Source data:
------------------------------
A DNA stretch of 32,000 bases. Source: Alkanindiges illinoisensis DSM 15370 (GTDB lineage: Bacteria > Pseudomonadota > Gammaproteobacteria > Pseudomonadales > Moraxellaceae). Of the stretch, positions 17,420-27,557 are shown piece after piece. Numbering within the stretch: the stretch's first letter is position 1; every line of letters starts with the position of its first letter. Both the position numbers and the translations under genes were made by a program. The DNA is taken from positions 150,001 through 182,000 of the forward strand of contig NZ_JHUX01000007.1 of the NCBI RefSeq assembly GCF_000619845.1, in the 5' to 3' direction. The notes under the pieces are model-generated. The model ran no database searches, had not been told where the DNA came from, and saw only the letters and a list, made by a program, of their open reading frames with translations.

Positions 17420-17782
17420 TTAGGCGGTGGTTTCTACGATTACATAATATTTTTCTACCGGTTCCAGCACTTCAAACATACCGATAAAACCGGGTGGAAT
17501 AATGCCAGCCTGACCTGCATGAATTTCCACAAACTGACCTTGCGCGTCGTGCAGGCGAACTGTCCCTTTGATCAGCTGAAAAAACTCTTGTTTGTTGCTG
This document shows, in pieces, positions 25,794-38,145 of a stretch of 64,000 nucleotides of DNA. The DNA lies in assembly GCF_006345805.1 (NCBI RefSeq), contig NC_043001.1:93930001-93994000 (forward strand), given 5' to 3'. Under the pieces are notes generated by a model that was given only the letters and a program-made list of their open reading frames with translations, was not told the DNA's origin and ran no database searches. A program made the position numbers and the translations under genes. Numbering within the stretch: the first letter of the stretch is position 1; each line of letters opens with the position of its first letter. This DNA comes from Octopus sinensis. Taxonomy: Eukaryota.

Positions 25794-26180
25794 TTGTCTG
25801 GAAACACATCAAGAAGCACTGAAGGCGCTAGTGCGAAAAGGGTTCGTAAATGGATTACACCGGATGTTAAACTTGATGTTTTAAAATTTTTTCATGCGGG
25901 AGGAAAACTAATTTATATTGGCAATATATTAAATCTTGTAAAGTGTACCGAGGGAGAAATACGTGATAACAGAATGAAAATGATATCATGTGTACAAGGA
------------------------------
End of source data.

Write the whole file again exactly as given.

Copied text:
A DNA stretch of 32,000 bases. Source: Alkanindiges illinoisensis DSM 15370 (GTDB lineage: Bacteria > Pseudomonadota > Gammaproteobacteria > Pseudomonadales > Moraxellaceae). Of the stretch, positions 17,420-27,557 are shown piece after piece. Numbering within the stretch: the stretch's first letter is position 1; every line of letters starts with the position of its first letter. Both the position numbers and the translations under genes were made by a program. The DNA is taken from positions 150,001 through 182,000 of the forward strand of contig NZ_JHUX01000007.1 of the NCBI RefSeq assembly GCF_000619845.1, in the 5' to 3' direction. The notes under the pieces are model-generated. The model ran no database searches, had not been told where the DNA came from, and saw only the letters and a list, made by a program, of their open reading frames with translations.

Positions 17420-17782
17420 TTAGGCGGTGGTTTCTACGATTACATAATATTTTTCTACCGGTTCCAGCACTTCAAACATACCGATAAAACCGGGTGGAAT
17501 AATGCCAGCCTGACCTGCATGAATTTCCACAAACTGACCTTGCGCGTCGTGCAGGCGAACTGTCCCTTTGATCAGCTGAAAAAACTCTTGTTTGTTGCTG
This document shows, in pieces, positions 25,794-38,145 of a stretch of 64,000 nucleotides of DNA. The DNA lies in assembly GCF_006345805.1 (NCBI RefSeq), contig NC_043001.1:93930001-93994000 (forward strand), given 5' to 3'. Under the pieces are notes generated by a model that was given only the letters and a program-made list of their open reading frames with translations, was not told the DNA's origin and ran no database searches. A program made the position numbers and the translations under genes. Numbering within the stretch: the first letter of the stretch is position 1; each line of letters opens with the position of its first letter. This DNA comes from Octopus sinensis. Taxonomy: Eukaryota.

Positions 25794-26180
25794 TTGTCTG
25801 GAAACACATCAAGAAGCACTGAAGGCGCTAGTGCGAAAAGGGTTCGTAAATGGATTACACCGGATGTTAAACTTGATGTTTTAAAATTTTTTCATGCGGG
25901 AGGAAAACTAATTTATATTGGCAATATATTAAATCTTGTAAAGTGTACCGAGGGAGAAATACGTGATAACAGAATGAAAATGATATCATGTGTACAAGGA